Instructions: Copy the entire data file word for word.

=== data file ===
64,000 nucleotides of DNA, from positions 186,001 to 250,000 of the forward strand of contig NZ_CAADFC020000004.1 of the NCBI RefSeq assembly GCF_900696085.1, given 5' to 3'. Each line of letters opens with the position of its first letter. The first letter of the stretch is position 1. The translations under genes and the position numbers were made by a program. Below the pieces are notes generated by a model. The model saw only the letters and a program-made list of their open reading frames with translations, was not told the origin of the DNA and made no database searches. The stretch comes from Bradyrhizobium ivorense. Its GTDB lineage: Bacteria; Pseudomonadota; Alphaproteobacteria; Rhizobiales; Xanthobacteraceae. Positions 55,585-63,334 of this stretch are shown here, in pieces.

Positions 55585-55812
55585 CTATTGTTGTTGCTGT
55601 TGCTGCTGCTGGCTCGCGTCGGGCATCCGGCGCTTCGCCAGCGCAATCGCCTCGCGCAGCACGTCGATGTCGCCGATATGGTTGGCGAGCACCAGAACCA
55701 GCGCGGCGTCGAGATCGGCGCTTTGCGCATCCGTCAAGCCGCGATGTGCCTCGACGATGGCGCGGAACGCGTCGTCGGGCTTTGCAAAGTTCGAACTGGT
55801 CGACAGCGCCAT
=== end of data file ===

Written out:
64,000 nucleotides of DNA, from positions 186,001 to 250,000 of the forward strand of contig NZ_CAADFC020000004.1 of the NCBI RefSeq assembly GCF_900696085.1, given 5' to 3'. Each line of letters opens with the position of its first letter. The first letter of the stretch is position 1. The translations under genes and the position numbers were made by a program. Below the pieces are notes generated by a model. The model saw only the letters and a program-made list of their open reading frames with translations, was not told the origin of the DNA and made no database searches. The stretch comes from Bradyrhizobium ivorense. Its GTDB lineage: Bacteria; Pseudomonadota; Alphaproteobacteria; Rhizobiales; Xanthobacteraceae. Positions 55,585-63,334 of this stretch are shown here, in pieces.

Positions 55585-55812
55585 CTATTGTTGTTGCTGT
55601 TGCTGCTGCTGGCTCGCGTCGGGCATCCGGCGCTTCGCCAGCGCAATCGCCTCGCGCAGCACGTCGATGTCGCCGATATGGTTGGCGAGCACCAGAACCA
55701 GCGCGGCGTCGAGATCGGCGCTTTGCGCATCCGTCAAGCCGCGATGTGCCTCGACGATGGCGCGGAACGCGTCGTCGGGCTTTGCAAAGTTCGAACTGGT
55801 CGACAGCGCCAT